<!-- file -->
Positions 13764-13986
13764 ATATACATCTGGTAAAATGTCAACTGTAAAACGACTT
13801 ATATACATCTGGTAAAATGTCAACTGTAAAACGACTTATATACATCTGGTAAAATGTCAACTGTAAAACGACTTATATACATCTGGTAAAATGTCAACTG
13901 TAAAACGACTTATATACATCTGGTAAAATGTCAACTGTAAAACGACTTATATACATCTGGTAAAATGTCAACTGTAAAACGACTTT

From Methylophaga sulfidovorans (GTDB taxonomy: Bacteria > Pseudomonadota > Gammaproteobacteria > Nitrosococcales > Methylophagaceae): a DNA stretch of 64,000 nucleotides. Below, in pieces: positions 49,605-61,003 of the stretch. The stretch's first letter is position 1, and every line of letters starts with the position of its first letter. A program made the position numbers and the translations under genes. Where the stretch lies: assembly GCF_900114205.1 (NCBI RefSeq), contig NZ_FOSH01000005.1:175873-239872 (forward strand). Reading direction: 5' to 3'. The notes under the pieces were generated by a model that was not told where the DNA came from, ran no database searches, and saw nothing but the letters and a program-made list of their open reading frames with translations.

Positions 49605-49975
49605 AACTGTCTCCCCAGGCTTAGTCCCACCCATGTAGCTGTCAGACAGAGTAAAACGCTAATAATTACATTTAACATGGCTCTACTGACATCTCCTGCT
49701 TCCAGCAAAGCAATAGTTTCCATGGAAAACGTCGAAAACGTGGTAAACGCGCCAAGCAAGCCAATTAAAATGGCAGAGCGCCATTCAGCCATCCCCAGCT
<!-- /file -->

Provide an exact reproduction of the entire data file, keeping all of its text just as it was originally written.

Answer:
Positions 13764-13986
13764 ATATACATCTGGTAAAATGTCAACTGTAAAACGACTT
13801 ATATACATCTGGTAAAATGTCAACTGTAAAACGACTTATATACATCTGGTAAAATGTCAACTGTAAAACGACTTATATACATCTGGTAAAATGTCAACTG
13901 TAAAACGACTTATATACATCTGGTAAAATGTCAACTGTAAAACGACTTATATACATCTGGTAAAATGTCAACTGTAAAACGACTTT

From Methylophaga sulfidovorans (GTDB taxonomy: Bacteria > Pseudomonadota > Gammaproteobacteria > Nitrosococcales > Methylophagaceae): a DNA stretch of 64,000 nucleotides. Below, in pieces: positions 49,605-61,003 of the stretch. The stretch's first letter is position 1, and every line of letters starts with the position of its first letter. A program made the position numbers and the translations under genes. Where the stretch lies: assembly GCF_900114205.1 (NCBI RefSeq), contig NZ_FOSH01000005.1:175873-239872 (forward strand). Reading direction: 5' to 3'. The notes under the pieces were generated by a model that was not told where the DNA came from, ran no database searches, and saw nothing but the letters and a program-made list of their open reading frames with translations.

Positions 49605-49975
49605 AACTGTCTCCCCAGGCTTAGTCCCACCCATGTAGCTGTCAGACAGAGTAAAACGCTAATAATTACATTTAACATGGCTCTACTGACATCTCCTGCT
49701 TCCAGCAAAGCAATAGTTTCCATGGAAAACGTCGAAAACGTGGTAAACGCGCCAAGCAAGCCAATTAAAATGGCAGAGCGCCATTCAGCCATCCCCAGCT